‘The Vast of Night’ Movie Review: The Vast and the Furious
The makers of The Vast of Night could not have predicted their movie would come out during a pandemic. They could not have known that most viewers would be stuck at home looking for new entertainment. They ended up making the perfect movie for a pandemic, because it’s all about characters confined to spaces, listening to stories of events you didn’t witness. The Vast of Night is now available on Amazon Prime.
‘The Vast of Night’ is like a ‘Twilight Zone’ episode
The movie begins on an old 1950s television set showing Paradox Theater, a pseudo Twilight Zone show. Their narrator even spouts a similar phrase to Rod Serling’s intro. The film zooms into the episode “The Vast of Night” and presents the story in full widescreen.
Radio DJ Everett Sloan (Jake Horowitz) talks with high school girl Fay Crocker (Sierra McCormick). The film follows Fay and Everett walking and talking for a while to set up their characters and the style of the film.
Fay works the switchboard while most of the town is at a high school basketball game. She hears a noise and called Everett at the station. Together, they try to discern what it means, and they have help.
‘The Vast of Night’ and the sound of an invasion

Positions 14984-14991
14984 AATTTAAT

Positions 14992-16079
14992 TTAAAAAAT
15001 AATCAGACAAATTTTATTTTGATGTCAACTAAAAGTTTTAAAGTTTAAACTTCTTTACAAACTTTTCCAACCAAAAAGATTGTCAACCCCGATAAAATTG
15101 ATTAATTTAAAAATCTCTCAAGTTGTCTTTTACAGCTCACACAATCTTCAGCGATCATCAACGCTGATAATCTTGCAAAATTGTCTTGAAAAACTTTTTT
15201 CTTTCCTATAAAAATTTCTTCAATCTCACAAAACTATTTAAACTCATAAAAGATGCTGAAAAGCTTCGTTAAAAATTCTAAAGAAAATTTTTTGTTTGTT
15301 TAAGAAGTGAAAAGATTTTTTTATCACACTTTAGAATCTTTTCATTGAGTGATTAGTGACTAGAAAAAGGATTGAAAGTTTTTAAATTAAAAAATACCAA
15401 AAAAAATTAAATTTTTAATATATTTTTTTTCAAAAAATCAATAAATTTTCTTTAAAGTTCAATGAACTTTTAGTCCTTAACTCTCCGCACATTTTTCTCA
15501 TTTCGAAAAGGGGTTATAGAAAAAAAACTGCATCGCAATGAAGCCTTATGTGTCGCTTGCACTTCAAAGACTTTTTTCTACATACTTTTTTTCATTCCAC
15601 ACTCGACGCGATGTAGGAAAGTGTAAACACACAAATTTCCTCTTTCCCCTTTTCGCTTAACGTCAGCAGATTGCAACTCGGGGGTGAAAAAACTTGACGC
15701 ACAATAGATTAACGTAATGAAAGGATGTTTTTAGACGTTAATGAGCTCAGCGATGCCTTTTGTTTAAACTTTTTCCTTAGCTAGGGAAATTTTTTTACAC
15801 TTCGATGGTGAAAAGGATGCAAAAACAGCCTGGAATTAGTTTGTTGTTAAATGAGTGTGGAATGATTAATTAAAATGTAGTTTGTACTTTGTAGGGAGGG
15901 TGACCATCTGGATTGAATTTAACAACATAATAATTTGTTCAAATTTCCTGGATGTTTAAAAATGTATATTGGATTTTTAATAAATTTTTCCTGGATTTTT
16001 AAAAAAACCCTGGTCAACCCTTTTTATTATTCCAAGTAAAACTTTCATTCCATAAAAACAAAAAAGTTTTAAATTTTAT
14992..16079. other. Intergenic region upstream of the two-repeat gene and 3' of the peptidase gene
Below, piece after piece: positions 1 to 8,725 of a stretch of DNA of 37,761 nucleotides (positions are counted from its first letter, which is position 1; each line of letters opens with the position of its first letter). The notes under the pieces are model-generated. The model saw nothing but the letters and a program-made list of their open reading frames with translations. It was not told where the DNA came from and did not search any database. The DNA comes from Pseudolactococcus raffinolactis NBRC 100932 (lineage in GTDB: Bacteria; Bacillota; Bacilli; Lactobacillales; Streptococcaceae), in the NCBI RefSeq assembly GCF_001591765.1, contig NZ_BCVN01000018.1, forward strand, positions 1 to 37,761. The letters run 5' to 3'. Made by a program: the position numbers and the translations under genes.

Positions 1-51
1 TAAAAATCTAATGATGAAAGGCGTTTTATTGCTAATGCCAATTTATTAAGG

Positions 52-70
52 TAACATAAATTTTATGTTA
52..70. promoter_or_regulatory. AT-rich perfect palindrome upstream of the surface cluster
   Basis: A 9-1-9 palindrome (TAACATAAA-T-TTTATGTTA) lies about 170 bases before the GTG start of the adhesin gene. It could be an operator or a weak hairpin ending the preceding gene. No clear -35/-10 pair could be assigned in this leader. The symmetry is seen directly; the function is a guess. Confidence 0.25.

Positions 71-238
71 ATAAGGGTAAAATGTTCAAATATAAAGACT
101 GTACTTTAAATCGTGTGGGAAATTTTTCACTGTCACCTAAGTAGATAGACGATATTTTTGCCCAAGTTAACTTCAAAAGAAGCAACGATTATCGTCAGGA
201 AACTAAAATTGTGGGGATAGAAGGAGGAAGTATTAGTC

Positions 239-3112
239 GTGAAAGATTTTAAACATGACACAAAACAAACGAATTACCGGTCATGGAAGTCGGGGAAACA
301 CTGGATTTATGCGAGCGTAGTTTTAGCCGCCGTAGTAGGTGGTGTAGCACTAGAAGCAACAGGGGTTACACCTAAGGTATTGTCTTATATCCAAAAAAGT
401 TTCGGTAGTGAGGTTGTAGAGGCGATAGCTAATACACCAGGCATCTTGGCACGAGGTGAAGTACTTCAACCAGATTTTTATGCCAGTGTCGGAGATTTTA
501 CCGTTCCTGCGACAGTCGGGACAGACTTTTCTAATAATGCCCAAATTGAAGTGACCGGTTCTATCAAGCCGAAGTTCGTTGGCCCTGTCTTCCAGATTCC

Things really pick up when a caller named Billy (Bruce Davis) calls Everett’s radio show to explain where he’s heard the noise before. It’s all on McCormick and Horowitz’s faces as they listen to the story. They’re compelling enough just listening that you focus on the voice on the line.
This is an effective way to make a low budget thriller. If you have no money you can make a compelling radio drama with actors who can deliver on screen. It still feels like a gimmick, like when The Blair Witch Project used rocks and sticks in the woods because they didn’t have money for special effects. That worked out well for them too.
They do sell this as an episode of a ’50s TV anthology show and that is the sort of thing a TV show would do as a bottle episode. And they do break up the storytelling so it’s not 90 straight minutes of talking. Fay and Everett scramble in between interviews with people who know more about what’s going on tonight.
Filming ‘The Vast of Night’
For a film about talking, radio shows and switchboards, The Vast of Night is as visually compelling as its story. Tracking shots cover a lot of ground, whosever point of view it is. It goes back to the ’50s TV frame occasionally.
The only downside is that Amazon Prime doesn’t do any favors to the cinematography. There’s a white haze over the film on Prime. The darkness levels of night don’t really hold up as they should in HD. But it’s the campfire story, so the content is king.
The Vast of Night is a cool little yarn to discover on Prime. McCormick and Horowitz were great finds for leading this material through unobtrusively. Hopefully fans of this movie will discover their previous work too.